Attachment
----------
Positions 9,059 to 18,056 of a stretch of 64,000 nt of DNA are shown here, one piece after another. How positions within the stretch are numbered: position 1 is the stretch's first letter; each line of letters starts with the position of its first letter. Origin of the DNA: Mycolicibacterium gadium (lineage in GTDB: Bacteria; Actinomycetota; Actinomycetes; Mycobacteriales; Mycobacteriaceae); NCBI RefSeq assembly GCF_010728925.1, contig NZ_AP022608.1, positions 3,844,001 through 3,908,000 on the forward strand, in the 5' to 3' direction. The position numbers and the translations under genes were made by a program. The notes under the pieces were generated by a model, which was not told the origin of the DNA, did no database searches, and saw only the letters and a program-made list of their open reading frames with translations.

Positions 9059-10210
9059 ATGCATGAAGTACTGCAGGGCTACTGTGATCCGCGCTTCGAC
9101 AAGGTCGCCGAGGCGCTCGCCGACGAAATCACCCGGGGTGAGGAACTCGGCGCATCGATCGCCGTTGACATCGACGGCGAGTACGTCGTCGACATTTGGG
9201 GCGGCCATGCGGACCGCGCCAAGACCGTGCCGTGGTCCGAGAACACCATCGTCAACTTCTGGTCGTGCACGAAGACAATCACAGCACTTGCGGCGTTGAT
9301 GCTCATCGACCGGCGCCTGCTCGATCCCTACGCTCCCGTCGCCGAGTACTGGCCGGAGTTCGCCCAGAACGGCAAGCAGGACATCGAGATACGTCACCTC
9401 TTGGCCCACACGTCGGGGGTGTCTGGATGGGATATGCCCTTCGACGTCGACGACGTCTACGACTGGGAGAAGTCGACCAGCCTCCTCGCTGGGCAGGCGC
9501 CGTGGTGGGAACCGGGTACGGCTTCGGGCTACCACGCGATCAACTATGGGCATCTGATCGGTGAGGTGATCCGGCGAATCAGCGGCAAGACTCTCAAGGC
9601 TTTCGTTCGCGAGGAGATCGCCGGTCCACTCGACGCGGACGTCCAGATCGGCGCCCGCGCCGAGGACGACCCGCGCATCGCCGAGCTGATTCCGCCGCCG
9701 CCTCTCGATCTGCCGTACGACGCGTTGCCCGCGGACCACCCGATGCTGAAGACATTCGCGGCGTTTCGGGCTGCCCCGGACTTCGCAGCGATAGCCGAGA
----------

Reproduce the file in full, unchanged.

Positions 9,059 to 18,056 of a stretch of 64,000 nt of DNA are shown here, one piece after another. How positions within the stretch are numbered: position 1 is the stretch's first letter; each line of letters starts with the position of its first letter. Origin of the DNA: Mycolicibacterium gadium (lineage in GTDB: Bacteria; Actinomycetota; Actinomycetes; Mycobacteriales; Mycobacteriaceae); NCBI RefSeq assembly GCF_010728925.1, contig NZ_AP022608.1, positions 3,844,001 through 3,908,000 on the forward strand, in the 5' to 3' direction. The position numbers and the translations under genes were made by a program. The notes under the pieces were generated by a model, which was not told the origin of the DNA, did no database searches, and saw only the letters and a program-made list of their open reading frames with translations.

Positions 9059-10210
9059 ATGCATGAAGTACTGCAGGGCTACTGTGATCCGCGCTTCGAC
9101 AAGGTCGCCGAGGCGCTCGCCGACGAAATCACCCGGGGTGAGGAACTCGGCGCATCGATCGCCGTTGACATCGACGGCGAGTACGTCGTCGACATTTGGG
9201 GCGGCCATGCGGACCGCGCCAAGACCGTGCCGTGGTCCGAGAACACCATCGTCAACTTCTGGTCGTGCACGAAGACAATCACAGCACTTGCGGCGTTGAT
9301 GCTCATCGACCGGCGCCTGCTCGATCCCTACGCTCCCGTCGCCGAGTACTGGCCGGAGTTCGCCCAGAACGGCAAGCAGGACATCGAGATACGTCACCTC
9401 TTGGCCCACACGTCGGGGGTGTCTGGATGGGATATGCCCTTCGACGTCGACGACGTCTACGACTGGGAGAAGTCGACCAGCCTCCTCGCTGGGCAGGCGC
9501 CGTGGTGGGAACCGGGTACGGCTTCGGGCTACCACGCGATCAACTATGGGCATCTGATCGGTGAGGTGATCCGGCGAATCAGCGGCAAGACTCTCAAGGC
9601 TTTCGTTCGCGAGGAGATCGCCGGTCCACTCGACGCGGACGTCCAGATCGGCGCCCGCGCCGAGGACGACCCGCGCATCGCCGAGCTGATTCCGCCGCCG
9701 CCTCTCGATCTGCCGTACGACGCGTTGCCCGCGGACCACCCGATGCTGAAGACATTCGCGGCGTTTCGGGCTGCCCCGGACTTCGCAGCGATAGCCGAGA